Apparently I live in an area recently branded as “of social and environmental concern.”  I’ve even been to a couple of residents’ meetings.

Saturday, April 17, 2010

JP Observes – Part Yellow Van Man


I don’t know about you, but if I went to a breaker’s yard in search of a door for my van, I’d expect to find it easier to obtain a white one than one in any other colour.

Some poor soul is probably driving a yellow van with a mismatching door, because yellow ones are ‘like hen’s teeth.’

Thursday, April 15, 2010

Volcano related banter

It seems that there is nothing quite like a volcano for sparking memorable quotes.  In light of today’s ash cloud, many media sources are reminiscing about BA Captain Eric Moody’s famous announcement when the flight encountered volcanic ash in 1982:

“Ladies and Gentlemen, this is your Captain speaking. We have a small problem. All four engines have stopped. We are doing our damnedest to get them under control. I trust you are not in too much distress.”

However, my favourite quote of the day is to be found in The Times, who cite Hjordis Gudmondsdottir, a spokesperson for Iceland's air traffic authority:

"The ash is going out to the ocean and to Europe so our airports aren't really affected. It's almost funny, except it isn't, obviously."

Monday, April 12, 2010

JP might vote for…Stephen Crabb


I saw a good example of a positive election poster this morning. 

“Working for Pembrokeshire” gives a good local focus, and it bucks a trend by not implying anything negative about the other candidates.  Stephen Crabb is incumbent MP in the area and his choice of slogan effectively says “vote for me on my current record.”  Obviously if you think he’s done a rubbish job then you might not be inclined to try and re-elect him, but at least it’s encouraging you to judge him on his merits alone, rather than someone else’s lack thereof.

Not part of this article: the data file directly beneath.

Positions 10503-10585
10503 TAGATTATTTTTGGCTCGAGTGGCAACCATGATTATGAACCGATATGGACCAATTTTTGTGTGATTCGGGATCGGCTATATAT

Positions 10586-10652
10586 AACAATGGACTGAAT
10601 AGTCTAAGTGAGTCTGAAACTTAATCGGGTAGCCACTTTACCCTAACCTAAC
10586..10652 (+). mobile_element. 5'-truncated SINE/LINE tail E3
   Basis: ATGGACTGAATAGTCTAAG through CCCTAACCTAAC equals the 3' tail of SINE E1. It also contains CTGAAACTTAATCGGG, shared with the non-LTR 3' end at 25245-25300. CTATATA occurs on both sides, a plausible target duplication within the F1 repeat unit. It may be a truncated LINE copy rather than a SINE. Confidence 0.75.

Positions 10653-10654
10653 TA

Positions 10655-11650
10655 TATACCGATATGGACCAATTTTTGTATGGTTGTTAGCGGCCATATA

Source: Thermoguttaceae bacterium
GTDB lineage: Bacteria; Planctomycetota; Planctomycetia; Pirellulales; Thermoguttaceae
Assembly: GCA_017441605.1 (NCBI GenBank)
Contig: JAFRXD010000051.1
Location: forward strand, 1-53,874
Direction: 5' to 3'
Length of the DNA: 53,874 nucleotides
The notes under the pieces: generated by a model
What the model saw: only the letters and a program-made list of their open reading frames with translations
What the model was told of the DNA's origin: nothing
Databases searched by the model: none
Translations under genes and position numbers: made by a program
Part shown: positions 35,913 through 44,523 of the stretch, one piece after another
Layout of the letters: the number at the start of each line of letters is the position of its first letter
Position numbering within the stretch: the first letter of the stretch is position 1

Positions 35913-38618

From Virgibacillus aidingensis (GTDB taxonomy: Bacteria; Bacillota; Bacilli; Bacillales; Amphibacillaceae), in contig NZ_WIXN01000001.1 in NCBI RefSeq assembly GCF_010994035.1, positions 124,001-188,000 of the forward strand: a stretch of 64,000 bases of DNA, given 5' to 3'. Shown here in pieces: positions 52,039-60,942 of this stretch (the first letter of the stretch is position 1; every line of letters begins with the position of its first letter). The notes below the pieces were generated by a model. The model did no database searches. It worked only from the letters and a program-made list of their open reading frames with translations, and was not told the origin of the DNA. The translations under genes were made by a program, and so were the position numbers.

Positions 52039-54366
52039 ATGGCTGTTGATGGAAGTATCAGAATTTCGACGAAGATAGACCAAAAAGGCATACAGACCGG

This is in contrast to the majority of Conservative posters.  The “Vote for Change” slogan sounds good, but it’s a bit generic.  Will there be a change?  What will that change be?  At the end of the day, it’s a slogan based on being fed up with Labour rather than offering anything specifically new.  We all have good reason to be fed up with Labour, and so I don’t need to be encouraged to vote for change – I’d just like to know what that change will be.

Still, congratulations to Stephen Crabb for offering the most positive signs I have seen so far in the 2010 election.  If I was registered to vote in Pembrokeshire he’d be heading in the right direction to secure JP’s cross on the ballot paper.

Friday, April 09, 2010

I don’t like…

I agree with Alan Sugar in this – as I’m sure most people do.  Which begs the question as to how any of our politicians achieve a single vote.

Still, much as I’d like to follow Alan Sugar’s suggestion and tell them all to p*** off, I believe that I have a duty to vote on May 6th.

How I will vote still remains to be seen, and my decision is not currently helped by the fact that most of the election coverage seems to involve the parties slandering one another.  Is it too much to ask to want someone with the guts to stand up for their convictions and offer positive reasons to vote for them rather than reasons not to vote for anyone else?

Thursday, April 08, 2010

You know you’re old when…